(Originally published in the Journal of Music >)
Lau, the Orcadian word for natural light, is a trio of Kris Drever from Orkney on guitar and vocals, Martin Green from East Anglia on accordion and piano, and Aidan O’Rourke from Oban on fiddle. Each is very connected with his local culture, landscape and people, and together they take rooted, traditional, folk music through various modern modes to see how it withstands the pressure.
What they do with reels, ballads and other traditional forms in their compositions (modestly, they call them tunes, but they resemble classical and jazz pieces more in their form, and they are mostly original compositions) is open them up, pass them around from instrument to instrument, reshape them with unusual harmonies, touches of dissonance, shifts in tempo, with layering, build-ups, and break-downs, to produce dramas, sometimes epic in scale, rather than just a lyrical poem or two.
The music is not meditative or minimalist, though it has ambient/trance moments; and neither is it improvised to any significant degree, though variation is a big part of it. Rather, it is restless, unpredictable, full of surprising twists and turns, and includes a good deal of playfulness and humour. The range of emotions – from serene to wild – in particular pieces is much wider than it would be in our common tune sets. One might think of the more elaborate Martin Hayes-Dennis Cahill ‘suites’. And while there is repetition in the compositions, there is much more development and change on display, and a much greater pitch range employed than there is in most traditional music.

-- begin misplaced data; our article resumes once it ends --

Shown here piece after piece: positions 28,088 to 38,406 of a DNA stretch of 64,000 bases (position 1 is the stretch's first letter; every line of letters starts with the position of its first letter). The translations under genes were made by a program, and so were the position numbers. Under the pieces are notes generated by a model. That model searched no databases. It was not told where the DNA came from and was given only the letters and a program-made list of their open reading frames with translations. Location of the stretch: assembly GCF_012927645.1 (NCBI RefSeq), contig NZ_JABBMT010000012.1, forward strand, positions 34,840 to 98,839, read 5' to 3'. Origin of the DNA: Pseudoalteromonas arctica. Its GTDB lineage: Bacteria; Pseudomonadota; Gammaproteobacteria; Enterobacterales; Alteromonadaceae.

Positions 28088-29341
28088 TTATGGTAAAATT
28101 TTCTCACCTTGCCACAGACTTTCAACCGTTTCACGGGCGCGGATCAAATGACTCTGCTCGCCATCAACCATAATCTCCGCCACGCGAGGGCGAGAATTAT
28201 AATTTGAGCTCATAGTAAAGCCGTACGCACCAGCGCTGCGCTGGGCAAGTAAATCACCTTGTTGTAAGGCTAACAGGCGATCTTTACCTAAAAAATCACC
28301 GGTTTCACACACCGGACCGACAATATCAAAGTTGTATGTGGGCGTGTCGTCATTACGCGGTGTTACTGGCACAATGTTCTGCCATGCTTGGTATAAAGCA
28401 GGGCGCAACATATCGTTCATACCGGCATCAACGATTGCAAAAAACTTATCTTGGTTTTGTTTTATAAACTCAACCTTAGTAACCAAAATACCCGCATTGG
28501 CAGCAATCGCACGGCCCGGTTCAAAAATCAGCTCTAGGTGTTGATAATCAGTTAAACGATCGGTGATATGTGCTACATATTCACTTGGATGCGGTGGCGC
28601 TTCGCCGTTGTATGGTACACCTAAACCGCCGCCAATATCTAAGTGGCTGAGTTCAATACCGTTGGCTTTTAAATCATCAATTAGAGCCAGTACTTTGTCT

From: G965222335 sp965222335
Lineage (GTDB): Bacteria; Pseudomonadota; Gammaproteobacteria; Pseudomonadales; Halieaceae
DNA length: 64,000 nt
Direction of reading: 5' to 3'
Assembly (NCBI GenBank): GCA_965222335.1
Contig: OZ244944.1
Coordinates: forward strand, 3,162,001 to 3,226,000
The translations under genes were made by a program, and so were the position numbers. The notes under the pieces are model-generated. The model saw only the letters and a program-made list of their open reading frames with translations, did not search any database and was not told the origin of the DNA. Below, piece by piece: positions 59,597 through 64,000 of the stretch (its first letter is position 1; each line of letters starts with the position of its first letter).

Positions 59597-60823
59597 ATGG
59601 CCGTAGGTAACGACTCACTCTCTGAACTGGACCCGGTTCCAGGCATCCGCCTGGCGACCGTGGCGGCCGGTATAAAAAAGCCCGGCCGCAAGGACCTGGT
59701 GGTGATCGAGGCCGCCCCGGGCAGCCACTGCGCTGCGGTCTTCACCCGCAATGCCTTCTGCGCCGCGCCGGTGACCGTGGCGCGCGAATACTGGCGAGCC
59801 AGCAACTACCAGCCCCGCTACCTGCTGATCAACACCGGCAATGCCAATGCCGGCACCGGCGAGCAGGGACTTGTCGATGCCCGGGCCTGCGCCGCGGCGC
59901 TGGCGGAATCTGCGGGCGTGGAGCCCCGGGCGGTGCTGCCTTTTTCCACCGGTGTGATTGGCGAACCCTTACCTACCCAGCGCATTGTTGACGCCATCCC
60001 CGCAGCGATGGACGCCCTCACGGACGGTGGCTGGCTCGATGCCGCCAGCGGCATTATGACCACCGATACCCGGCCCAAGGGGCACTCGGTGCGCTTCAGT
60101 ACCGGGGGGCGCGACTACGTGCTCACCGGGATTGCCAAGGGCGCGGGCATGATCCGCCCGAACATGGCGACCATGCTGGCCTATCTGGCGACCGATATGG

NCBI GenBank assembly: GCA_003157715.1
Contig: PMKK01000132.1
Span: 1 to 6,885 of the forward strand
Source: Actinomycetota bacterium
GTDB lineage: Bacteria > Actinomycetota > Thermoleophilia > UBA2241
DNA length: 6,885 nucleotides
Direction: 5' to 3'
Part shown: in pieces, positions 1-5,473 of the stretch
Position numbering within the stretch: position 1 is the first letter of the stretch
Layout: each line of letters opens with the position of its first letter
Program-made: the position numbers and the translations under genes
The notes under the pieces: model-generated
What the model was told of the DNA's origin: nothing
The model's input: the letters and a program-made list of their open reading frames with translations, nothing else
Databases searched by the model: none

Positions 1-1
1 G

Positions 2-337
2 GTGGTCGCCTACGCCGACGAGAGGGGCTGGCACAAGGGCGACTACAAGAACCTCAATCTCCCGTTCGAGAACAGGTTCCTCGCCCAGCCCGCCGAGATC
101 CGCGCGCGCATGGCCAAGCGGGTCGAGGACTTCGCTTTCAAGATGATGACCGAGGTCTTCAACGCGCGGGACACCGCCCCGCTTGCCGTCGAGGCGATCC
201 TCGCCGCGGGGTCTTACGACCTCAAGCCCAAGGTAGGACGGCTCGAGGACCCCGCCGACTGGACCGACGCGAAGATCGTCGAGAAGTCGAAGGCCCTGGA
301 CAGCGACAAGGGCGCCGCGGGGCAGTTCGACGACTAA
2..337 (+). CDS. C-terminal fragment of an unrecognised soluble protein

With just a few guitars, two violins, a piano accordion (and a little piano) and voice, using careful sound engineering (by Tim Matthew), a variety of pedals and a Fidil-like inventiveness in how the instruments are played (upstroked guitar, plucked fiddle, percussed accordion etc. etc.) they produce the rich sounds of a small orchestra. The musicianship goes beyond the design of the instruments – there is mastery, of course, but then also a search for something more, something evoking punk or grunge in terms of energy. It struck me as quite a masculine music, with, involuntarily, bands like Redneck Manifesto, Nirvana and even Coldplay coming to mind at different times. Apart from the small matter of how Drever’s voice and the traditional character of the songs he sang sometimes struggled to stand out enough from the powered and occasionally wild accompaniment, this performance lived up to all the expectations their reputation produces.
They are coming back to Ireland in June, and as Green said, thanking the audience: ‘It’s really important to go see stuff or no stuff will happen anymore.’